An enriched small bread-cake. More-or-less identical to the product generally known in England as 'teacakes' before the Fruited Teacake became universal.
Compare with: Toasted Teacake Sweets
Original Receipt from Beeton's 'The Young Englishwoman' of 1867
Yorkshire Tea Cakes - A little thin cream warmed, add a lump of butter and an egg and a few spoonsful of yeast, mix all with sufficient flour to make a light dough, let it stand to rise, roll into round cakes, let them rise before the fire on tins and bake a light brown. Split, butter and serve hot
Original Receipt from 'The Skilful Cook' by Mary Harrison (Harrison 1884)
1 lb. of flour.
1 gill of milk.
1 oz. of butter.
oz. of German yeast.
Method.--Put the flour into a basin, and rub the butter into it.
Make the milk tepid, and blend it with the yeast.
Strain it into the flour.
Add the egg.
Beat all well together for a few minutes.
Then divide the dough in two.
Make each part into a ball, and put them in floured cake-tins.
Put the cakes in a warm place to rise for one hour, and then bake them for about twenty minutes.
Brush them over with a syrup of sugar and water to glaze them.
Original Receipt from 'The Bread And Biscuit Baker's And Sugar-Boiler's Assistant' by Robert Wells, 1890 (Wells 1890)
13. - Sally Luns, Yorkshire, or Tea Cakes.
Take 1 quart of milk, 14 lb. of moist sugar, and 2 ozs. of German yeast. Ferment this with a little flour, and when ready, add 12 lb. of butter (some add also 4 eggs to this quantity) and make into dough as for tea-cakes; butter some rings or hoops, and place them on buttered tins, weigh or divide into 5 or 6 ozs. for two pence; mould them round, put them in the hoops, and, when half proved, make a hole in each with a piece of stick. Do not overprove them, or they will eat poor and dry. When baked, which will be in about ten or fifteen minutes, wash over the top with egg and milk.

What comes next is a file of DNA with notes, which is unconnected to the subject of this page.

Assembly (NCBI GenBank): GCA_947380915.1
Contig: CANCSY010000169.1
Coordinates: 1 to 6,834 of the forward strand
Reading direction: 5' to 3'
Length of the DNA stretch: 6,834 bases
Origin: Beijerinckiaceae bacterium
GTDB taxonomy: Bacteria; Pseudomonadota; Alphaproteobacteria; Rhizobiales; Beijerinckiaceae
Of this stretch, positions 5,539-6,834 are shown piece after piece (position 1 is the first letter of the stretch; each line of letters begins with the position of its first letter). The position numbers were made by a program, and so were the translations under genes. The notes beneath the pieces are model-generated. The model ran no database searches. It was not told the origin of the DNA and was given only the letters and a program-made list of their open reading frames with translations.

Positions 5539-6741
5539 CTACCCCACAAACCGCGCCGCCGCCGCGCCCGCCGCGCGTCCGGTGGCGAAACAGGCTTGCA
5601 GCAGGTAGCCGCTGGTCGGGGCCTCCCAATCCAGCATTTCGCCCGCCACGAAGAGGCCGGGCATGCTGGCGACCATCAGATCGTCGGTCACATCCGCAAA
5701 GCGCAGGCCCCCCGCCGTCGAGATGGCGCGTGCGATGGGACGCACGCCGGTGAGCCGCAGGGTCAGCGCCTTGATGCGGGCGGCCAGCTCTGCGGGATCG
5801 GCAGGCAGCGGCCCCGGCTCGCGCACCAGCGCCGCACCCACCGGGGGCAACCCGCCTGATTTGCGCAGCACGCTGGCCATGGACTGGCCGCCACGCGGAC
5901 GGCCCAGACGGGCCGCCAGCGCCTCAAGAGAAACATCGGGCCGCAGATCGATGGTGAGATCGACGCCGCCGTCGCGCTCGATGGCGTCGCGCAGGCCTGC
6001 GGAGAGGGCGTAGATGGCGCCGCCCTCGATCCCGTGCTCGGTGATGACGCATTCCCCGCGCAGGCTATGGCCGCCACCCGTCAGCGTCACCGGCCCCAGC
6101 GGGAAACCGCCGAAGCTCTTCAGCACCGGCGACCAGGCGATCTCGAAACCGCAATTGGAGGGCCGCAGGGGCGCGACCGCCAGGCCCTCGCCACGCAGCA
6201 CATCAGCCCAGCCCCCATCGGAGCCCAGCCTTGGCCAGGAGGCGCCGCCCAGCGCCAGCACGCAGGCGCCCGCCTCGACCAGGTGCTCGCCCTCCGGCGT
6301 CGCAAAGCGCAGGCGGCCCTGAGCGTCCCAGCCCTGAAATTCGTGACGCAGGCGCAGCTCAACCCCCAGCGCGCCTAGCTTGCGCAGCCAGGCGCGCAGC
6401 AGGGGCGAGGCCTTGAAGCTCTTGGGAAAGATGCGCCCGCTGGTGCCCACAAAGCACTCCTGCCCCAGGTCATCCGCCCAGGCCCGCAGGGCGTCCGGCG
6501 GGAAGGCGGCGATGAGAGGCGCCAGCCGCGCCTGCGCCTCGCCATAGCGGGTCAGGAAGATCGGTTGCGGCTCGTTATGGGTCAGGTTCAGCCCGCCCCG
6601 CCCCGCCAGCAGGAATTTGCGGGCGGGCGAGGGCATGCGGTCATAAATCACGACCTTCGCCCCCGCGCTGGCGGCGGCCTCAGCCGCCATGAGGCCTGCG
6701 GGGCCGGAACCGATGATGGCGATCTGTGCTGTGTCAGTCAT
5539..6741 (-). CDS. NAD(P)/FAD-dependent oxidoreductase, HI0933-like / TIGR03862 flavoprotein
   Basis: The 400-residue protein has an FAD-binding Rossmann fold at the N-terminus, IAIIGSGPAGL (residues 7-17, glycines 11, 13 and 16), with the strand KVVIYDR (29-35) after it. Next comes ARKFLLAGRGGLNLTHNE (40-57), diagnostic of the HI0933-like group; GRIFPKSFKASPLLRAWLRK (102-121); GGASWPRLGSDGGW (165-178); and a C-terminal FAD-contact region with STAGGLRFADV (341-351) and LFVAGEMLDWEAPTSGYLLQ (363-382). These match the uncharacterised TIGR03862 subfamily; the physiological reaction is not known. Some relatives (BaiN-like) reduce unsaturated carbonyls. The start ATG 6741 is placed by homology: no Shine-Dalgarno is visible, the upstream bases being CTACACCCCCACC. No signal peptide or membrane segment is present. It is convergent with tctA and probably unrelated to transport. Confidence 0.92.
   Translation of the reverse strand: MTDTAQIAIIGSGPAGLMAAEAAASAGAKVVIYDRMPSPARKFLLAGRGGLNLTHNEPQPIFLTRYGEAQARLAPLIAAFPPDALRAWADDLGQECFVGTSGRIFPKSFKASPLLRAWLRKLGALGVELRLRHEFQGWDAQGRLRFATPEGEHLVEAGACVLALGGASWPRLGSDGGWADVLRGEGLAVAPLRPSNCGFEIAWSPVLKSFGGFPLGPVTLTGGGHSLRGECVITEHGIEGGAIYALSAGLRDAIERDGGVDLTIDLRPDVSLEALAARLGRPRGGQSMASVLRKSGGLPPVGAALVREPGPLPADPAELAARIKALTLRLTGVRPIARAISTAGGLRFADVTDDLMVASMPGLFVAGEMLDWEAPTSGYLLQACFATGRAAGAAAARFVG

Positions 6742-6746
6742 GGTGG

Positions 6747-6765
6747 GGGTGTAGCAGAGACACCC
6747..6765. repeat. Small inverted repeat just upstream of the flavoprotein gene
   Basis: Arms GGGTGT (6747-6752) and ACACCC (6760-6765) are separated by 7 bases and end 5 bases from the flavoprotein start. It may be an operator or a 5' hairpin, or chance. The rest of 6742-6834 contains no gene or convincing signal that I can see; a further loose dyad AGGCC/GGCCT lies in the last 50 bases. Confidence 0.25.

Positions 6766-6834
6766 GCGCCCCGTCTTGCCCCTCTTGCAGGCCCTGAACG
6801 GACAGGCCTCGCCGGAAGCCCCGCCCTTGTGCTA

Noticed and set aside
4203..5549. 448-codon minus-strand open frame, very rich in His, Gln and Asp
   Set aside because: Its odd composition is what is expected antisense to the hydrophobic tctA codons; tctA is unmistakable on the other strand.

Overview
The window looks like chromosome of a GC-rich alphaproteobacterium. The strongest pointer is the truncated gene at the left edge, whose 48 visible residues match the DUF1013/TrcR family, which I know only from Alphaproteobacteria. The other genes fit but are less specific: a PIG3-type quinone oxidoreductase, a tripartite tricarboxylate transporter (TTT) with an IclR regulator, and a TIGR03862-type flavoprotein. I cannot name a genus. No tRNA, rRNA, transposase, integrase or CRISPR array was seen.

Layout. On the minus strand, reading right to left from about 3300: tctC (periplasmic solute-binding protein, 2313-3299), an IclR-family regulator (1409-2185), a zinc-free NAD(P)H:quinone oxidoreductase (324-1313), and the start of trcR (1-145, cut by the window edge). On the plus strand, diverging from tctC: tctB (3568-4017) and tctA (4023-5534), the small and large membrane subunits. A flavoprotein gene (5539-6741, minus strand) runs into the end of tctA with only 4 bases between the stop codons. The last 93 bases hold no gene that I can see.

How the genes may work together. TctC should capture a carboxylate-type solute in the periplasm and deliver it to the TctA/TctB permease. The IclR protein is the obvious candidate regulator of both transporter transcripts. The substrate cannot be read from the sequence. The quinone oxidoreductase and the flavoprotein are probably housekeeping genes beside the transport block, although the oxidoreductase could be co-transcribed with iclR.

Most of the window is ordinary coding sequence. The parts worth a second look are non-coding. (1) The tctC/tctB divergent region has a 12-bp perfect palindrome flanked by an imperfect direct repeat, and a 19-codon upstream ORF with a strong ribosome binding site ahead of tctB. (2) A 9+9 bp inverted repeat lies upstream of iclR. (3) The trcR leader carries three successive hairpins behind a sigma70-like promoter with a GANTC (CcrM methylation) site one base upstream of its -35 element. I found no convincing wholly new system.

Cover of the 1911 'Paper Bag Cookery'
There is no suggestion that Yorkshire Tea Cakes are commonly, or ought to be, cooked in paper bags, but this receipt is included as an example of a curious early 20th century fad..
Original Receipt from 'Paper-Bag Cookery' by Vera, Countess Serkoff, London 1911
Cream the white of one egg in as much butter and sugar together; beat into the white of the egg as much ground rice and self-raising flour; mix to a light dough with one tablespoonful of milk. Butter two plates, spread over the mixtures, put each plate into a "Papakuk" bag, cook fifteen minutes, spread one cake with warmed jam, put the other on the top, and serve hot.
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